The AF cannot work with certain things. For example if you point the focus frame (in the viewfinder) to a white wall, it will go red. There has to be a contrast point for it to focus on. This may also be the case if there is smoke (as on a stage), it if rains, or if it is dark. I haven't experienced those things yet, but that's what usually confuses the AF in a camera.

If you take up the Leica Q, point it to a white wall and take a picture, it will take the picture. The AF process before taking the picture will just fail and it will be out of focus.

So what I do is that I press the shutter release down a little and see I got focus on what I wanted, then I take the photo.

Hope this is helpful, for me it a complete habit. Also with other cameras where I make sure that way that the camera is awake and ready to take the photo and didn't go into power save or something while I was waiting for the subject to do something.

 

Leica Q sample photo
Election night in Denmark, June 2015. Chairman of the Venstre party, Kristian Jensen, arrives into a media storm. Leica Q (1600 ISO, f/1.7, 1/500 second). © 2015 Thorsten Overgaard.

 

How I use 1-Point auto focus on the Leica Q

My Leica Q is set to AFs (not AFc which is continuous focus so that it would follow what the camera think is the subject). My AF is set to 1 Point in the menu, which means that there is just one small focus frame in the centre. I can move that focus with the thumb (on the arrow ring right to the screen). But I think I more tend to move the camera to a focus point, focus and then reframe.

Part of this is habit of using a Leica M where you have a focus point in the centre of the frame, so you have to move it, focus and then re-frame to the frame you want. It works very well for me.

 

Badstuerock - Leica Q sample photo
Badstuerock is the record store in Aarhus, Denmark I've been hanging out in since the London Calling and Saturday Night Fever came out. My hairdresser, cafe, bakery and record store are all within 200 feet from each other in this small Hipster Plaza - and I park my car in the middle of it all. Leica Q (200 ISO, f/1.7, 1/3200 second). © 2015 Thorsten Overgaard.

 

This technique can be used, anticipating a certain expression or event, to be ready to shoot the camera. No matter what camera I use, I'm often following the event through the viewfinder with focus and exposure-time and all set and ready to go, waiting for the right expression or something to happen. With the Leica Q, part of that being ready is having the finger on the shutter and see that the camera is locked on the right subject in focus and the exposure correct.

 

Leica Q sample photo
Robin is cooking food in a highway restaurant in Germany. Leica Q. © 2015 Thorsten Overgaard.

 

The AFc where the focus is continuously might be good in some cases, for example if you are photographing a 100 meter runner running towards you and want his face to be in focus when he looks like he is fighting really hard.

But in most cases, I establish my focus first and then wait for the subject to arrive at that spot.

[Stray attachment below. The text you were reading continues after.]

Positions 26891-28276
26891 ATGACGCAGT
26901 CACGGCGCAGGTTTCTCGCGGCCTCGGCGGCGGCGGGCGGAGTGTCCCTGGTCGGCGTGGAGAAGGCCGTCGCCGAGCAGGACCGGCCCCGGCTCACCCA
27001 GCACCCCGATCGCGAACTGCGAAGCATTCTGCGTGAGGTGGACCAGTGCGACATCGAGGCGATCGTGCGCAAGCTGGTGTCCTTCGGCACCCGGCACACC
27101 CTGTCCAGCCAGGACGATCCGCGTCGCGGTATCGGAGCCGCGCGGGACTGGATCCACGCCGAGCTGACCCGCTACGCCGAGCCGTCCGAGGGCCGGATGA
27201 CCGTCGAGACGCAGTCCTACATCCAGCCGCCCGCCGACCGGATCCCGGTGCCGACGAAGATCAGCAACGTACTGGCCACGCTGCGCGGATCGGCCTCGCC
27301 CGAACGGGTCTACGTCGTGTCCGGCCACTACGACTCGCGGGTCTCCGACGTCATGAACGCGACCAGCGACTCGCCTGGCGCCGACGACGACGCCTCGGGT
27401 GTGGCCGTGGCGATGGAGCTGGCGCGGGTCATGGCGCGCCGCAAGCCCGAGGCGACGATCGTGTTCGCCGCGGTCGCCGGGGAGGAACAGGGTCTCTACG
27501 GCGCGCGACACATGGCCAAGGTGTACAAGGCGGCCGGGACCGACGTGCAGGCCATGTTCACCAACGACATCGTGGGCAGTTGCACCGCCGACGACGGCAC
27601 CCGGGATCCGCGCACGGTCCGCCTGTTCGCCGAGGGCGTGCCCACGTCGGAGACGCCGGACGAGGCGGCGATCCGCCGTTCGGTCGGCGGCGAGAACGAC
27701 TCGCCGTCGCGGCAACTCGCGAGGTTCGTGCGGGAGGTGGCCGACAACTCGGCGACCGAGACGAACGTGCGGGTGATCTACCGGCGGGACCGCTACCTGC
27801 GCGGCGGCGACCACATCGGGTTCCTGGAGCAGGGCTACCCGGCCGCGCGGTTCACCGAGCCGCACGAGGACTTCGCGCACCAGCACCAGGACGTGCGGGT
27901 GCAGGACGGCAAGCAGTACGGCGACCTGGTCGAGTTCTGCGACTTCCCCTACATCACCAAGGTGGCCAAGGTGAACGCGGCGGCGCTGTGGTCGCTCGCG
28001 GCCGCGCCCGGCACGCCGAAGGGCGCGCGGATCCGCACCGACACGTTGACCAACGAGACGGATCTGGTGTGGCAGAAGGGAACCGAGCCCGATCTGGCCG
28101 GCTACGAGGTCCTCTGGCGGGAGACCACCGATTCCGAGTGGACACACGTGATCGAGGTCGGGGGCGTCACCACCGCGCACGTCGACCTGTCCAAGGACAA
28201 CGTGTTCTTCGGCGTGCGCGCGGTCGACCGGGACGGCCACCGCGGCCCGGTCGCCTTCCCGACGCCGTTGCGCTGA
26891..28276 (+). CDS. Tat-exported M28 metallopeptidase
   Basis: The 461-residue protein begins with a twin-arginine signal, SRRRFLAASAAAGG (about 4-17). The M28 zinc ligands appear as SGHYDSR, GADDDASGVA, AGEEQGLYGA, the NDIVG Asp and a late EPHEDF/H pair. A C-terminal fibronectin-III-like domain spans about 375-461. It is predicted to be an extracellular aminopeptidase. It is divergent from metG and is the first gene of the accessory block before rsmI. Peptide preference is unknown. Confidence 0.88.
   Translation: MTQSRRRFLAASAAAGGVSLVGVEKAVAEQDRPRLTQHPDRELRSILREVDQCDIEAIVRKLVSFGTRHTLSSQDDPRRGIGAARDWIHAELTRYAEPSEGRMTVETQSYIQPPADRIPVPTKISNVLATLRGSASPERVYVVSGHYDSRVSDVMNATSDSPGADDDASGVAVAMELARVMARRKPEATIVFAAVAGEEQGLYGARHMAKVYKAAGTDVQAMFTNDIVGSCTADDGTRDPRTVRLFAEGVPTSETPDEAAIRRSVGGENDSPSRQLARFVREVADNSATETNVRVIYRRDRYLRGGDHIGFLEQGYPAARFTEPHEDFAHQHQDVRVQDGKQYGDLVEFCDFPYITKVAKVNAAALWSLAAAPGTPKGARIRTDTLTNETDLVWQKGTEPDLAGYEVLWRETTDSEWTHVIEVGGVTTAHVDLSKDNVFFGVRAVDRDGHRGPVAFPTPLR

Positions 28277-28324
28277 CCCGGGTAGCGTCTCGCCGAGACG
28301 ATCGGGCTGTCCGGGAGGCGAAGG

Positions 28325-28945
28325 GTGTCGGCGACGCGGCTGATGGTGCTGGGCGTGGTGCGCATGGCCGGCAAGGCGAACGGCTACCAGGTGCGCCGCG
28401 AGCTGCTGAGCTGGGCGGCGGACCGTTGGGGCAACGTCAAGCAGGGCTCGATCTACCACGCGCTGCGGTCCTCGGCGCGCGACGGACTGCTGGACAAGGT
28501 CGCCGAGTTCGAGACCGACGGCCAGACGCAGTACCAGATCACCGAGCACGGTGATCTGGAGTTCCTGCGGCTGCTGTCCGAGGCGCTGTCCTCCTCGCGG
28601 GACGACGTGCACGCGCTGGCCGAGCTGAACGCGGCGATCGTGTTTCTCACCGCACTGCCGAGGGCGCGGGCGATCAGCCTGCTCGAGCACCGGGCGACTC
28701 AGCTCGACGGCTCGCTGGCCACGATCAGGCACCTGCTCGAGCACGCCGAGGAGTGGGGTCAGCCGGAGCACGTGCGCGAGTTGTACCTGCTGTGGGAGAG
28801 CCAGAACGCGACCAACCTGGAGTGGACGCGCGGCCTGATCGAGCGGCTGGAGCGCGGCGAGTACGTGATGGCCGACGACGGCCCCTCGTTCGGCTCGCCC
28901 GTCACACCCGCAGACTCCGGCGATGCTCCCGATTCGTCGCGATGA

Moving the focus point

The 1-Point focus point can be manually moved to the desired focus area. This method compared to focusing and recomposing, there is no issue with field curvation. In some cases you may want to use this method.

 

 

Leica Q sample photo
Here I pre-focus on the ground and lock the focus where I expect the bicycle will pass and then take a photo the moment the bicycle is in the frame. If I had done follow-focus (AFc) I am not sure where the focus would have been. Here I know where it is. Leica Q, ISO 200, f/1.7 1/500 second. © 2015 Thorsten Overgaard.

 

How to set the focus when others use the camera

I think, based on my limited experience so far, the 1-Point focus is not that logical for most people. So I would make a rule of changing the focus if I lend out the camera:

 

Multi Point Focus (cluster)

Multi Point focus kind of throw out one or more focus points where the camera think the focus should be. It's kind of cluster-focus (cluster-fobic?). According to the manual the Leica Q has 49 focus points to choose from. It will actually pick one or several points in the frame and mark them with boxes.

If you see that the camera didn't throw out the focus points to the right places, you can press the shutter release half down again and it will pick some new ones. Again you can keep your finger half down on the shutter release and the focus won't change.

 

Leica Q sample photo
Summer nights in the a Danish cafe. Leica Q (100 ISO, f/1.7, 1/30 second). © 2015 Thorsten Overgaard.

 

I used this focus a bit in the beginning and thought it was fun, but then I realized that it might be faster if I told the camera where to focus and didn't leave it to chance.

Also, if you lend out the camera to somebody else, they may not realize that they in fact have to check to see if the camera gets it right. People somehow think they have no responsibility or influence.

 

 

         
 

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Face Detection Focus

The Face Detection might be the most sure focus method for other users of the camera as is it likely they want the faces of people in focus.

When Face Detection doesn't work, it works like Multi Point Focus and simply throw out some focusing points to cables, books, walls and doors that is "sees" as possible faces.